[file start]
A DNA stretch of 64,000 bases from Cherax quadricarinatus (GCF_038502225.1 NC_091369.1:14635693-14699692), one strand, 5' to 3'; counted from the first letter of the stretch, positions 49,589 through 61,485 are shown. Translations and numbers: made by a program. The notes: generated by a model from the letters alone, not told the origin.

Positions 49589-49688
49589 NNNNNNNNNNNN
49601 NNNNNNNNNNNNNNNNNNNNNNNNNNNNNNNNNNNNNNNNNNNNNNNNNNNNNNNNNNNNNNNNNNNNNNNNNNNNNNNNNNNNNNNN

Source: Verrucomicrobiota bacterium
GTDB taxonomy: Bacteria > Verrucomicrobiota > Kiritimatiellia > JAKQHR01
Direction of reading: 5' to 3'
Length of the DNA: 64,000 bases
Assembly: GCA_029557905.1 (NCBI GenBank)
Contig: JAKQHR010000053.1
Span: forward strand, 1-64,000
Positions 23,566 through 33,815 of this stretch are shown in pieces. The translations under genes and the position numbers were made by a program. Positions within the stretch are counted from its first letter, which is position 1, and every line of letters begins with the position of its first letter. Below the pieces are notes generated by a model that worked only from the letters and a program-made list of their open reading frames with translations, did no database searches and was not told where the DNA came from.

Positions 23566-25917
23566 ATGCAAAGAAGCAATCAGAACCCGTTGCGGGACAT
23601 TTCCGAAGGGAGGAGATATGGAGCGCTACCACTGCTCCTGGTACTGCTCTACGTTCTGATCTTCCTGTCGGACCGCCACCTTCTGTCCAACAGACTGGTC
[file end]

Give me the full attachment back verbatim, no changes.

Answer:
A DNA stretch of 64,000 bases from Cherax quadricarinatus (GCF_038502225.1 NC_091369.1:14635693-14699692), one strand, 5' to 3'; counted from the first letter of the stretch, positions 49,589 through 61,485 are shown. Translations and numbers: made by a program. The notes: generated by a model from the letters alone, not told the origin.

Positions 49589-49688
49589 NNNNNNNNNNNN
49601 NNNNNNNNNNNNNNNNNNNNNNNNNNNNNNNNNNNNNNNNNNNNNNNNNNNNNNNNNNNNNNNNNNNNNNNNNNNNNNNNNNNNNNNN

Source: Verrucomicrobiota bacterium
GTDB taxonomy: Bacteria > Verrucomicrobiota > Kiritimatiellia > JAKQHR01
Direction of reading: 5' to 3'
Length of the DNA: 64,000 bases
Assembly: GCA_029557905.1 (NCBI GenBank)
Contig: JAKQHR010000053.1
Span: forward strand, 1-64,000
Positions 23,566 through 33,815 of this stretch are shown in pieces. The translations under genes and the position numbers were made by a program. Positions within the stretch are counted from its first letter, which is position 1, and every line of letters begins with the position of its first letter. Below the pieces are notes generated by a model that worked only from the letters and a program-made list of their open reading frames with translations, did no database searches and was not told where the DNA came from.

Positions 23566-25917
23566 ATGCAAAGAAGCAATCAGAACCCGTTGCGGGACAT
23601 TTCCGAAGGGAGGAGATATGGAGCGCTACCACTGCTCCTGGTACTGCTCTACGTTCTGATCTTCCTGTCGGACCGCCACCTTCTGTCCAACAGACTGGTC